William Henry Harrison [he was also President click here], Benjamin Harrison’s grandfather, eventually became the Governor of the Indiana Territory. President Benjamin Harrison (1833-1901) was the son of John Scott Harrison and Elizabeth Irwin Harrison. John Scott Harrison, Benjamin’s father, was born in Vincennes, Indiana, October 4, 1804. From 1853 to 1857, he served in the United States Congress in the House of Representatives.
Benjamin Harrison was born on August 20, 1833, in North Bend, Ohio [Where?]which is a suburb of Cincinnati, Ohio. After graduating high school he attended the Farmer’s College and then went to Miami University in Oxford, Ohio. He graduated with honors at the age of 19 on June 24, 1852, and was immediately confused on what career path he should choose. Benjamin was considering either theology (religious study) or law. He soon chose to become a lawyer.
In 1853 Benjamin Harrison married Caroline Scott. They considered moving to Chicago or staying in the Cincinnati area, but they decided to move to Indianapolis, Indiana. The newlywed couple arrived at their new Indianapolis home in April of 1854. Benjamin quickly started a new law practice and, by 1860, was elected as the Indiana Supreme Court Reporter.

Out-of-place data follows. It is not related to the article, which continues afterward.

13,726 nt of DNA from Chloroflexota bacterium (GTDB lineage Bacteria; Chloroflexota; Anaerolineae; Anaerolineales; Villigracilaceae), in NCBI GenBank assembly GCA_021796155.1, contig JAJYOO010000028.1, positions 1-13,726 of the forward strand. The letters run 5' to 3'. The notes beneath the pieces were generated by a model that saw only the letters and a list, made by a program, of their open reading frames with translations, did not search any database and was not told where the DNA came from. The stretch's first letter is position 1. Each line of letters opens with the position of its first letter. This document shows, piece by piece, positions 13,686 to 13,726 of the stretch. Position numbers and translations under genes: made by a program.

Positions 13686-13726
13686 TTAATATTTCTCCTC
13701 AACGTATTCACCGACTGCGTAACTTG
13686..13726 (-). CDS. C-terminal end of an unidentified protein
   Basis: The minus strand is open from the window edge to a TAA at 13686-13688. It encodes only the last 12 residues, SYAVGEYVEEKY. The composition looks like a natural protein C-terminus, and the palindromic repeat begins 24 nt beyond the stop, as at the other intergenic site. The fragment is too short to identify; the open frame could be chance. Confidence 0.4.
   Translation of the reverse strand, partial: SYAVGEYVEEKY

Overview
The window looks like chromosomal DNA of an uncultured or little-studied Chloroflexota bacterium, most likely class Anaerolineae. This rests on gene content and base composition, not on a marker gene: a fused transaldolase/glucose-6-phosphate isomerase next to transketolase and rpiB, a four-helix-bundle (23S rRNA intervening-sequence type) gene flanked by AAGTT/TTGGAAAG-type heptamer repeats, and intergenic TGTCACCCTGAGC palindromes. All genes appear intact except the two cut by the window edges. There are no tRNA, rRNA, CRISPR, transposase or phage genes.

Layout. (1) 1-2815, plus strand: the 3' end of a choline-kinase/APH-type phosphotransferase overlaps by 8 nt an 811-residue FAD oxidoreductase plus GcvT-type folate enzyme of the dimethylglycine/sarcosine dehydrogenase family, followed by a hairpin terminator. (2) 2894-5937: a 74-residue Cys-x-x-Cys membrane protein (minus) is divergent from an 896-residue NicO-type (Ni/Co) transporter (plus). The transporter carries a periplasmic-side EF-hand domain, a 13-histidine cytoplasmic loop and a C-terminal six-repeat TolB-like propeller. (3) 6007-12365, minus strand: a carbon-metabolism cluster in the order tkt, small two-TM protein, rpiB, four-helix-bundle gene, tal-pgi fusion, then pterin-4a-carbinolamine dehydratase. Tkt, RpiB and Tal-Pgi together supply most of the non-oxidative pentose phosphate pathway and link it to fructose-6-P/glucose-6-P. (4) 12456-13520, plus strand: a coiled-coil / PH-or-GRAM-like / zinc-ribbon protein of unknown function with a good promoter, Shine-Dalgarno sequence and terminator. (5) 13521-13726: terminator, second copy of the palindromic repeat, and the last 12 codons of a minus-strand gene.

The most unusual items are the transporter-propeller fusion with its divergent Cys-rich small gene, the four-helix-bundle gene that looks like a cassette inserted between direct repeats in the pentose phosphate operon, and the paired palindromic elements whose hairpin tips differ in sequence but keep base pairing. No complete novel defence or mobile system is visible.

Indiana State Capitol Building in downtown Indianapolis. Built in 1832.
When the Civil War started President Abraham Lincoln called for 300,000 northern citizens to fight in the Union Army. Indiana Governor Oliver P. Morton asked Benjamin Harrison to form a regiment [What?] of local men to serve. Benjamin rose to the rank of Colonel and had worked hard to form a new regiment of 1,000 men. He led men into Civil War battles of Resaca and Peachtree Creek. For his heroic actions he was promoted again to the rank of Brigadier General. Benjamin survived the war and returned home to Indianapolis.
When Benjamin returned home after the Civil War was over, he decided to build a larger home. The new home was built at 1230 N. Delaware Street in downtown Indianapolis. [Where?] The Harrison’s home was completed in 1875. By the time the house was completed, Benjamin’s two children were teenagers. He lived in this house the remainder of his life–except for the years he spent living in the White House–dying at home in 1901.